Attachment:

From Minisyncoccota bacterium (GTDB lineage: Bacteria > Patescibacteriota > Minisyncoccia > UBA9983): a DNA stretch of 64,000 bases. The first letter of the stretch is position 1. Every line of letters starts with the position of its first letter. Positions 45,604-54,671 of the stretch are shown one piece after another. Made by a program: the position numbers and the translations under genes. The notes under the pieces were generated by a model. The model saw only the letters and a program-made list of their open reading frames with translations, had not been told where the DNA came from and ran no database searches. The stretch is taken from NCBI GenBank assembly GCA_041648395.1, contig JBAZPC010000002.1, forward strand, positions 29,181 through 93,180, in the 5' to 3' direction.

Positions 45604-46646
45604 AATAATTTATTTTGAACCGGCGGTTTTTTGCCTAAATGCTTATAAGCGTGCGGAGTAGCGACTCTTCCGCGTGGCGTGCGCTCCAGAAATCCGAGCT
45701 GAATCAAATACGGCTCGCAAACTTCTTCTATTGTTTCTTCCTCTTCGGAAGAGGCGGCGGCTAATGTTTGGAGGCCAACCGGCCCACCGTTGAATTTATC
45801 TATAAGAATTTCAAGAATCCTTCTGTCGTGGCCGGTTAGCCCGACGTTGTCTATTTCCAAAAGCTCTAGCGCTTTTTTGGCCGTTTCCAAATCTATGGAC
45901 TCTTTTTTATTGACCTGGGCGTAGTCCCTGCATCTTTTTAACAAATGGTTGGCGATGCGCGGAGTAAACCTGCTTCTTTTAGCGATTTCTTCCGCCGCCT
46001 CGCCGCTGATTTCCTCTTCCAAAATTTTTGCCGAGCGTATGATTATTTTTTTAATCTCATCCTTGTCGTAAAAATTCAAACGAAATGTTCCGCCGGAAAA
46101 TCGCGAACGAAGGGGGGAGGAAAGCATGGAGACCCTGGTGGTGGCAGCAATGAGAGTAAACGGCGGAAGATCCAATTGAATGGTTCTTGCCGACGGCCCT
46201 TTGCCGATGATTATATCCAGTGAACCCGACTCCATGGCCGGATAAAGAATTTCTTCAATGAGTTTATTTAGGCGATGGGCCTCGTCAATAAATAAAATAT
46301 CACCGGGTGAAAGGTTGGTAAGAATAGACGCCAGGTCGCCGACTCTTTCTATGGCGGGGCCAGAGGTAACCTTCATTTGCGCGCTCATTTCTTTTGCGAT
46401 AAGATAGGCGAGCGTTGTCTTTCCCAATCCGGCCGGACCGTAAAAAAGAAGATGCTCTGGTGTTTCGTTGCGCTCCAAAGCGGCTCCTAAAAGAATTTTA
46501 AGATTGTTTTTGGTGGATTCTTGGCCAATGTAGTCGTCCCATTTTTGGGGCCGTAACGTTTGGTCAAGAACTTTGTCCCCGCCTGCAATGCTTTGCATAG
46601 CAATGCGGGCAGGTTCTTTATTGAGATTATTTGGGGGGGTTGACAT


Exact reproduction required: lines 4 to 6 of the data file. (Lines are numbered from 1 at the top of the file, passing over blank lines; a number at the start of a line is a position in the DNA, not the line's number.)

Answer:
45701 GAATCAAATACGGCTCGCAAACTTCTTCTATTGTTTCTTCCTCTTCGGAAGAGGCGGCGGCTAATGTTTGGAGGCCAACCGGCCCACCGTTGAATTTATC
45801 TATAAGAATTTCAAGAATCCTTCTGTCGTGGCCGGTTAGCCCGACGTTGTCTATTTCCAAAAGCTCTAGCGCTTTTTTGGCCGTTTCCAAATCTATGGAC
45901 TCTTTTTTATTGACCTGGGCGTAGTCCCTGCATCTTTTTAACAAATGGTTGGCGATGCGCGGAGTAAACCTGCTTCTTTTAGCGATTTCTTCCGCCGCCT